M: It’s been really amazing. In the first shows we really didn’t know how the public would receive the piece, and I was really nervous if my lack of ballet training will be obvious [laughs] But every time we performed we got such nice impressions from the public, sometimes using the same words we used to create, sometimes bringing new perceptions that we didn’t imagine but that enrich our view. So, I believe it has been a nice and fruitful dialogue, specially now that we are performing in different cities.
When you first watch it, the piece is very moving and spurs a lot of questions about how you two relate to each other. How did you two originally meet?
S: Mirelle and I met back in the summer of 2013 in Brooklyn NY. She was taking her first dance course. I was her teacher. At the time, I was still dancing in Batsheva Dance Company, and teaching was still fairly new to me. Although I was in close age to the dancers, I felt very far from them personally and was only intrigued about being the best damn teacher that I cold be for them. Mirelle saw me, and I saw her. The connections seemed far yet familiar. After one of the lessons, she asked me to have a coffee with her, which turned into a glass of wine. It was the first of many. We talked about our histories, our beliefs, and views on art…a lot of questions came up. Black Velvet was a space to research and find answers to those questions… or at least bring up other options of things so that the perspective to our wonderings can shift us and hopefully others as well.
M: I think I already answered in the first question… And just to complete, in our last experiences traveling and living more together I believe we are always meeting each other in different ways. And it’s really a privilege – Shamel is so inspiring and generous, helps me, supports me and guides me in so many ways. The experiences we are creating together is like a dream coming true.
That’s so powerful. How do the ideas of race and sexuality play into the dance piece?
S: Mirelle and I are both African Americans
(her being from Brazil and me being from Brooklyn)
Yet, our experiences were different and are from different cultural and social codes of our upbringing.
We both experienced ourselves as outsiders and minorities of our cultures…
Yet we also felt ourselves as outliers to all the boxes and titles that were assumed of us; What does it mean to be a black, and especially a black woman, or a black gay man?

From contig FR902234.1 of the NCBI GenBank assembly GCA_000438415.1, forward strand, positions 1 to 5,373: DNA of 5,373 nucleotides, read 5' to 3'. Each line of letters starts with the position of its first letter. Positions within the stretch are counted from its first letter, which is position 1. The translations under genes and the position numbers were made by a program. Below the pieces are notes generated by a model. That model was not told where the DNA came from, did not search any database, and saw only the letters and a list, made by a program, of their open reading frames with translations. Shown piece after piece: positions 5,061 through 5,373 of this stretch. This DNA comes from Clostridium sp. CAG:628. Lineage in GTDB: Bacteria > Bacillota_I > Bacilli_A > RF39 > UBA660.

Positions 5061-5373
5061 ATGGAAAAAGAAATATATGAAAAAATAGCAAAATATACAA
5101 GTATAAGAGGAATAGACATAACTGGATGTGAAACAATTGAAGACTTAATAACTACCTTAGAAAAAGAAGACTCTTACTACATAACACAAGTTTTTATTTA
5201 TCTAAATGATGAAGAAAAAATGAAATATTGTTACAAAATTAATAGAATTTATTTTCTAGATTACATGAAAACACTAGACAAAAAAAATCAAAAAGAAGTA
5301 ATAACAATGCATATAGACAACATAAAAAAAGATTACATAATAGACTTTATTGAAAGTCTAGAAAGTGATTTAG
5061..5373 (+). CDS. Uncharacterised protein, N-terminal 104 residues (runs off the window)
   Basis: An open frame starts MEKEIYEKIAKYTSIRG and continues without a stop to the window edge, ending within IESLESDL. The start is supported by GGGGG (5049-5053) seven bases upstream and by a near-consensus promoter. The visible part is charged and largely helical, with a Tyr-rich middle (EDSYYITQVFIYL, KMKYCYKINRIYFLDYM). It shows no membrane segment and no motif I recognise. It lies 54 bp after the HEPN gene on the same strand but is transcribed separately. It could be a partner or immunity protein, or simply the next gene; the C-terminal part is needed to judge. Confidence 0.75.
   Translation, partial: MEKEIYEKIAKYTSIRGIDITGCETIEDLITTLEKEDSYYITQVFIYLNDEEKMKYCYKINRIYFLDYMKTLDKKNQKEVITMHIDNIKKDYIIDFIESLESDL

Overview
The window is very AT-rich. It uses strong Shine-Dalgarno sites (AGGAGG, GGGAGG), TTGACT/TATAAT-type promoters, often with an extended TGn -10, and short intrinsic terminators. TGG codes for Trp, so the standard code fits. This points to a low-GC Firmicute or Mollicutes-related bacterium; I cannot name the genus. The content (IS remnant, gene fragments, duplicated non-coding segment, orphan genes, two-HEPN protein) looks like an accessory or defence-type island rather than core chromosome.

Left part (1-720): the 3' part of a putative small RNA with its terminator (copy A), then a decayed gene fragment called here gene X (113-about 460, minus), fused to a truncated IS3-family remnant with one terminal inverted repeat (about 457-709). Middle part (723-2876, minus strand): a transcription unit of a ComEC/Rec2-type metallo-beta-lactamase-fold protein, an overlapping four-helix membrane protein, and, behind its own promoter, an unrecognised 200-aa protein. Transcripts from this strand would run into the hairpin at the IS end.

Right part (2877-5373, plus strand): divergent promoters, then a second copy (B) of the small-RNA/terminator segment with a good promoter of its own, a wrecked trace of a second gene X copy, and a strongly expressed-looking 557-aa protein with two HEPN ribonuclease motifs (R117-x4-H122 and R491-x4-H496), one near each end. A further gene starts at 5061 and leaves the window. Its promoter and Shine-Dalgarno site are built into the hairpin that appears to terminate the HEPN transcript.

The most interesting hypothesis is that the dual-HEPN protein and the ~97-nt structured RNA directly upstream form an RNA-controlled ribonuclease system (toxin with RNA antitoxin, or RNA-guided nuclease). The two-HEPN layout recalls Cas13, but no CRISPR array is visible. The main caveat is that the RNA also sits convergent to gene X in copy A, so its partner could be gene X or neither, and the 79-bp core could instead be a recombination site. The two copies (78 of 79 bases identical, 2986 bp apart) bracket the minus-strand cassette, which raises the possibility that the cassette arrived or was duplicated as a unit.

What space do we have in order to live fully,
without confining ourselves to the society’s identity’s crisis? We created a world in Black Velvet where we can both exist and thrive as we take care of each other. The lines between masculinity, femininity, love, color, all seem to blur. We take care of each other and there becomes enough room for both of us to Be…and this creates the oneness of our existence.
M: These ideas are part of our lives, part of what we are, so it’s natural to be part of the piece because we cannot hide it. It’s also so present discussion in our contemporary society that, yeah, we need to look to it. But in the piece we don’t wanna to point any subject beyond our own stories. It’s not a subject or a starting point of the piece, but are part of the architectures and archetypes that we wanna to explore.
Going off of that, the subtitle of the work is “Architecture and Archetypes”. How do structures and shape complement the message of the dance piece?
S: The subtitle of Architectures And Archetypes came up from themes that arose between us;
the systems that we are a part of, the systems that supposedly hold us up, carry us forward… and the view of our bodies through society and the objectifying of our “brown bodies” as one color, sort of speak… which is limiting and inaccurate… we started researching all of these things: its place and our place both inside and outside of them, and then we played with transforming these structures of systems (metaphorically) so that we ride them as we need in order to thrive then we realized that we actually need to break them down-re mold them – in order to rebuild them in a way that allows us to thrive.
M: Structures are also part of the life and in Black Velvet is important the idea of recognizing the structure we are inside of, but also as a living form. Structures can be stable but also can be broken and reconstructed. This is what interest me. I believe all human life is about creation and, doesn’t matter if the structure is “good” or “bad”, “big” or “small” – it always can be transformed, is also always moving. This is what interests me.
Images via Alex APT